"Senior": This is what the pomo types used to call a "floating signifier." It can mean just about anything. I've seen 'senior vice president' used to mean 'provost,' and I've seen it used to mean 'vice president with a salary bump.' 'Senior' can refer to either rank or length of service; when the two diverge, the usages can get socially awkward. A 'senior associate dean' seems like an oxymoron, but it's out there.
Specific functions can vary. I've seen deans do course scheduling, and I've also seen chairs do it. Sometimes student complaints go to the chair, and sometimes to the dean. I've heard of systems in which chairs allocate merit raises, which I'll admit strikes me as a colossal conflict of interest, but there it is. Sometimes deans allocate faculty lines, but sometimes CAO's do. I've even heard of a few places in which the deans are unionized, oddly enough, though it's not entirely clear to me how that squares with their managerial responsibilities.
As long as we're talking titles, I'll bow to the inevitable and ask the obvious. What's the weirdest or most opaque title you've seen on campus? Alternately, have you seen one of these terms defined very differently?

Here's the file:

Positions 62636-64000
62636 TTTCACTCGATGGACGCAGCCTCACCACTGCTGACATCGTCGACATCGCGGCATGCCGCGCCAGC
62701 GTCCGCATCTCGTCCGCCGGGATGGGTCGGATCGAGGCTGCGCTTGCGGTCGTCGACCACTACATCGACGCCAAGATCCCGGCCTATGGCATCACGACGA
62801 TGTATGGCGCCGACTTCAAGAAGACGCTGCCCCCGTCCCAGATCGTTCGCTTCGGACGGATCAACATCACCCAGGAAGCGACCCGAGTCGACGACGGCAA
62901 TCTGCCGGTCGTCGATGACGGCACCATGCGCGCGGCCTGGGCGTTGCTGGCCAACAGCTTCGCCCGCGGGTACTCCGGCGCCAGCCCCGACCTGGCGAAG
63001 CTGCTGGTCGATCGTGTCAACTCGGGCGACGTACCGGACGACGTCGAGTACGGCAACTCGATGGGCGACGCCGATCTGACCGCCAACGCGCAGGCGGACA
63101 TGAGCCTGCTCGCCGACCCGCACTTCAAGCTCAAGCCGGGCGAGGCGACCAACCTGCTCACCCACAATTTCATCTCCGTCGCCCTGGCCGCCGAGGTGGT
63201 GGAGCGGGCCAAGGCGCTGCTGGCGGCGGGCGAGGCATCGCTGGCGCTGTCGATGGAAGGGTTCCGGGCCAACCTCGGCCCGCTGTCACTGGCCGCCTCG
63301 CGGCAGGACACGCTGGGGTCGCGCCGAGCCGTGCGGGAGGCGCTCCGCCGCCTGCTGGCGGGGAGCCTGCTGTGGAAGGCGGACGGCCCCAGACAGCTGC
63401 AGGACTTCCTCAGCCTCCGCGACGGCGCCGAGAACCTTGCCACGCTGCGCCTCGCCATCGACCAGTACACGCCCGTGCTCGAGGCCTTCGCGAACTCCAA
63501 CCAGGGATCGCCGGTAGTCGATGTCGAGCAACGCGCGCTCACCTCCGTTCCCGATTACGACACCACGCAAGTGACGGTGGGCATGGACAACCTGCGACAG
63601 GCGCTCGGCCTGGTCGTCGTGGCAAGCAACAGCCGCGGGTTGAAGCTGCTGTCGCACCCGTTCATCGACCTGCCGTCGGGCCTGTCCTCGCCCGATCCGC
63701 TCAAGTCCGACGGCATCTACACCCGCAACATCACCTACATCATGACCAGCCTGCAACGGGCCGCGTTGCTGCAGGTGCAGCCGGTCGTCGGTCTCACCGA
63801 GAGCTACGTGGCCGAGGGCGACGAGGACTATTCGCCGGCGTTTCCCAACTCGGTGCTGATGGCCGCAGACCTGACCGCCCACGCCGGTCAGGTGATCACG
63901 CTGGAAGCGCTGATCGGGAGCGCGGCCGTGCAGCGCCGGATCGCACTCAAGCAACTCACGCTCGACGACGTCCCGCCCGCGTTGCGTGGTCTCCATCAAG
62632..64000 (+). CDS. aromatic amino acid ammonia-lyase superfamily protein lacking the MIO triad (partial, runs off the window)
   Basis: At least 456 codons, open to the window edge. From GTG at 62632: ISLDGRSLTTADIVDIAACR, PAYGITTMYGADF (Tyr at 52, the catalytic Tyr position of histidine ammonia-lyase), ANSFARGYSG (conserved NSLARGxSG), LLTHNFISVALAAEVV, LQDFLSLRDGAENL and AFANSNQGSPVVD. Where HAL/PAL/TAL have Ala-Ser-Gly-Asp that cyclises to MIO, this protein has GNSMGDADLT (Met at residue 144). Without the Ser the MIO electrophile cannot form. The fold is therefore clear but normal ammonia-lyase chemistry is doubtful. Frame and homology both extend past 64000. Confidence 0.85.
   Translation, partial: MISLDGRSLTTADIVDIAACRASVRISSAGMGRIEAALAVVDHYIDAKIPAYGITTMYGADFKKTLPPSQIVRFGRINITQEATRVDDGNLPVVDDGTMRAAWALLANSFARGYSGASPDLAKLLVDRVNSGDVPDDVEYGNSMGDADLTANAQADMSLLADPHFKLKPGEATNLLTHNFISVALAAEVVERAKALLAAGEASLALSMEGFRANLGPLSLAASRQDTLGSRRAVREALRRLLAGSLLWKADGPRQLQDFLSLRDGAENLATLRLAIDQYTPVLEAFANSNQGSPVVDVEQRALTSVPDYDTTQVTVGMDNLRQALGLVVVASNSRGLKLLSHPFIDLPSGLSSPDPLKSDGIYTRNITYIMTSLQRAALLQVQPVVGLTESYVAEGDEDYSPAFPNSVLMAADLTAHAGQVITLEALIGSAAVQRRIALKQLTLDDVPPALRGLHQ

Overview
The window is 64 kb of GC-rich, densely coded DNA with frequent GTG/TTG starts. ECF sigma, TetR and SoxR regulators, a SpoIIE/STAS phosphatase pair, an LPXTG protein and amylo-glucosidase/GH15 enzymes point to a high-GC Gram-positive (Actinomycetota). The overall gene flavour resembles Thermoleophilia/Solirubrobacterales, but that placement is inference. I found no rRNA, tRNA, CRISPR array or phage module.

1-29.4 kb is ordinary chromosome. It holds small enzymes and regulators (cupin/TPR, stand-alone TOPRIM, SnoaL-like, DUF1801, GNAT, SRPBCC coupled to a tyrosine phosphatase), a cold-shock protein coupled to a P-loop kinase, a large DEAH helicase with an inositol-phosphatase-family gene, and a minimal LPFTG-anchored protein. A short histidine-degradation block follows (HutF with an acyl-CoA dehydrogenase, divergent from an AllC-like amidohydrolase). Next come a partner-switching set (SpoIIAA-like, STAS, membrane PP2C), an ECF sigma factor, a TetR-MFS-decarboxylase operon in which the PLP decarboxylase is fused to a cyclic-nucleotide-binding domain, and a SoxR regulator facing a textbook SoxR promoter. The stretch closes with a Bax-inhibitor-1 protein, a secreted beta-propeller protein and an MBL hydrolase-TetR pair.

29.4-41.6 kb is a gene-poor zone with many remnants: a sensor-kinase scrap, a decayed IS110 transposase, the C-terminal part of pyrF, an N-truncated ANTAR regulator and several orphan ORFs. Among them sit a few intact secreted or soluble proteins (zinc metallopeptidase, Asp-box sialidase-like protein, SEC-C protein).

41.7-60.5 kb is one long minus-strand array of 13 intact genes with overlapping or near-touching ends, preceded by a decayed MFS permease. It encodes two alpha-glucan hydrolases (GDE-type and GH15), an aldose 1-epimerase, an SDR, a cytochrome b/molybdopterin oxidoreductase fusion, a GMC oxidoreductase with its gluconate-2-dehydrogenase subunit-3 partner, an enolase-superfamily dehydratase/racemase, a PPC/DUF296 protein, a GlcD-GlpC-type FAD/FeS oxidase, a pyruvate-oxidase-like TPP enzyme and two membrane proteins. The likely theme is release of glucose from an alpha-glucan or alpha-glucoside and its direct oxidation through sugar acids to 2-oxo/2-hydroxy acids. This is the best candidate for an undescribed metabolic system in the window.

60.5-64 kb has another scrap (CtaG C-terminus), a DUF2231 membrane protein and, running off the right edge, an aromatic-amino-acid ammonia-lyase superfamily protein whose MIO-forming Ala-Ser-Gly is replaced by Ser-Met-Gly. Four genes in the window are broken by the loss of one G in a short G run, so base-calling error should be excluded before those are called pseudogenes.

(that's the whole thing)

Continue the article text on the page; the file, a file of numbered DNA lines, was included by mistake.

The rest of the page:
At the same university, I was once a "visiting professor" when I stepped in for someone on sabbatical for a year. Although there were assistant, associate and full professors, the visting faculty just had one title, and I never understood that. I should have been a "visiting assistant professor," I think.
At a flagship university, I was a "visiting assistant in," a title for non-teaching faculty. I was working on various grant projects, mostly doing research in a think tank, which always referred to me as a "staff attorney," although that was not my academic title.
Nobody understood the "visiting assistant in" title (a more senior colleague was a "visiting associate in," a title he's now held for decades). The photo ID people insisted on putting "visiting assistant professor" on my ID because they'd never heard of the other title.
At a state university I had the title "faculty associate" when I was an an adjunct. One freewheeling private college I adjuncted at would give the titles "adjunct instructor" and "adjunct lecturer" seemingly at whim; one term I'd be one, one the other, without any change in pay or anything else.
I was also once an "acting assistant dean."
I like banks, where everyone is a vice-president.